Imagine how happy the control freaks have to be when they see that: people who know that statism is evil, being scared into enabling and legitimizing it anyway. All the puppet-masters have to do is keep giving the rabble two megalomaniacs to choose from, and even a bunch of people who know better will end up supporting one of them.

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Propping Up State Violence

Classical liberalism was always a cosmopolitan doctrine. It supported the free movement of goods, capital, and people. It recognized states as propagators of destructive collectivism, as oppressors at home and war makers abroad. It sought to chain governments and limit their power and reach.

Its cosmopolitanism was not only preached, but embodied in some of its leading expositors. Two of the twentieth century’s greatest classical liberals, Ludwig von Mises and F. A. Hayek, were themselves international migrants. Milton Friedman was born in the USA, but his parents had migrated there from eastern Europe. These icons and their followers recognized that division of labor, specialization according to comparative advantage, and free trade, along with unrestricted migration and capital flows on an international scale, offered the best prospect for the greater prosperity and personal freedom of all the world’s peoples.

Libertarian anarchy, which grew out of classical liberalism and pushed it to its logical conclusion in favor of the complete privatization of economic life and the phasing out of the state, continued for a long time to be as cosmopolitan as its antecedent doctrine. But in recent years some anarchists have been misled by twisted and fantastical constructs to suppose that so long as states persist, they ought to employ their powers to keep migrants out and preserve some sort of imagined national cultural purity. This is a tragic turn, and it is having highly pernicious effects on efforts to oppose the state across the board and ultimately eliminate its evils altogether.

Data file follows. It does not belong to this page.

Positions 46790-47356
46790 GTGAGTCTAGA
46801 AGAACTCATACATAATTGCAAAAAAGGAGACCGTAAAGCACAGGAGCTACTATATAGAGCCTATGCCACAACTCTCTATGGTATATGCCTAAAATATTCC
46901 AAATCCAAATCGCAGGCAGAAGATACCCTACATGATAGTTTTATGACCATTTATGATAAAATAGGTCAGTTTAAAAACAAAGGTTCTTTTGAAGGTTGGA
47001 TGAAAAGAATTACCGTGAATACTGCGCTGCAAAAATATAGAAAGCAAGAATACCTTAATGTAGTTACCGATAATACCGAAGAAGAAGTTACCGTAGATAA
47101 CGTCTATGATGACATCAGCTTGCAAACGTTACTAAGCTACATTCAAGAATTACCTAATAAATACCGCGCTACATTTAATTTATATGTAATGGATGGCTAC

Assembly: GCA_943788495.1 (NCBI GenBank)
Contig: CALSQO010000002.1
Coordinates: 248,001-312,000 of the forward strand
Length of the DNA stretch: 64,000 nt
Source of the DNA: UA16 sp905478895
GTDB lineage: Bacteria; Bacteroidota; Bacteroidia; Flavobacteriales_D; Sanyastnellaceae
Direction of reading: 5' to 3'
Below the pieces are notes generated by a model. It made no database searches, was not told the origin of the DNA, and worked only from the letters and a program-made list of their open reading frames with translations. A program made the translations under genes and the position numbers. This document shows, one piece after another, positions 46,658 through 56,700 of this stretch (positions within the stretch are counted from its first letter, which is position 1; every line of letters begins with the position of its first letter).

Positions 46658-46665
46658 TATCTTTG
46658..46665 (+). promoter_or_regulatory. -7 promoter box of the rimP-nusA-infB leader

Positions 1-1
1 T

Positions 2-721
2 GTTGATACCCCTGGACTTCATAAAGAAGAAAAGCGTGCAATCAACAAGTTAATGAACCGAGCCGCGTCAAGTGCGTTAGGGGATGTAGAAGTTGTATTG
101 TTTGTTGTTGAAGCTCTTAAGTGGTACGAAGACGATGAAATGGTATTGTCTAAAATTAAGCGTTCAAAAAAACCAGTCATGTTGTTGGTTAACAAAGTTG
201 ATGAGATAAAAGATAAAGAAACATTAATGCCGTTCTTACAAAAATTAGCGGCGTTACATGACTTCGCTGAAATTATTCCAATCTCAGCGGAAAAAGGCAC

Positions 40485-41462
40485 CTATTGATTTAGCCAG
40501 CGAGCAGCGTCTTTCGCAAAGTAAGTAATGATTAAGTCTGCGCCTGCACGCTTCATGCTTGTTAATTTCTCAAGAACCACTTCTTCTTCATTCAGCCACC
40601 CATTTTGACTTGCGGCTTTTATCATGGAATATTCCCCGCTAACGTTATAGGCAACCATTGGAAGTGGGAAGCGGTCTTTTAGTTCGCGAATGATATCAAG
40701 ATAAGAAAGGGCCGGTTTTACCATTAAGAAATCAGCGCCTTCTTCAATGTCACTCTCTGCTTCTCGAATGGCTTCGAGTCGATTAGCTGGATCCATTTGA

Classical liberalism and libertarian anarchism were never meant to prop up state violence against unoffending people in general, and certainly not against those whose only offense is peacefully crossing a state’s established border. I pray that the recent ideological wrong turn will prove transitory, that the fever will abate, and that all who cherish human freedom will again recognize that it can never be the exclusive property of any tribe, but must always be upheld as the rightful heritage of all human beings.

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Freedom Has Unlimited Potential

Those who clamor for excessive details on how a stateless society would operate have accepted the fallacy that good outcomes require central planning. While we can speculate endlessly about what private entities might arise in the aftermath of the state’s abolition, such speculation has little chance of accurately capturing the diversity and depth of an unbridled free market.

The fundamental evil of statism is coercion and, free of that anchor, billions of ideas and goals will be put to the test in a competitive yet voluntary laboratory. Freedom has unlimited potential! Removing the state from the equation will unleash that potential like never before in human history.

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Train Your Mind Using the Puppy Method

The mind can be trained to do almost anything.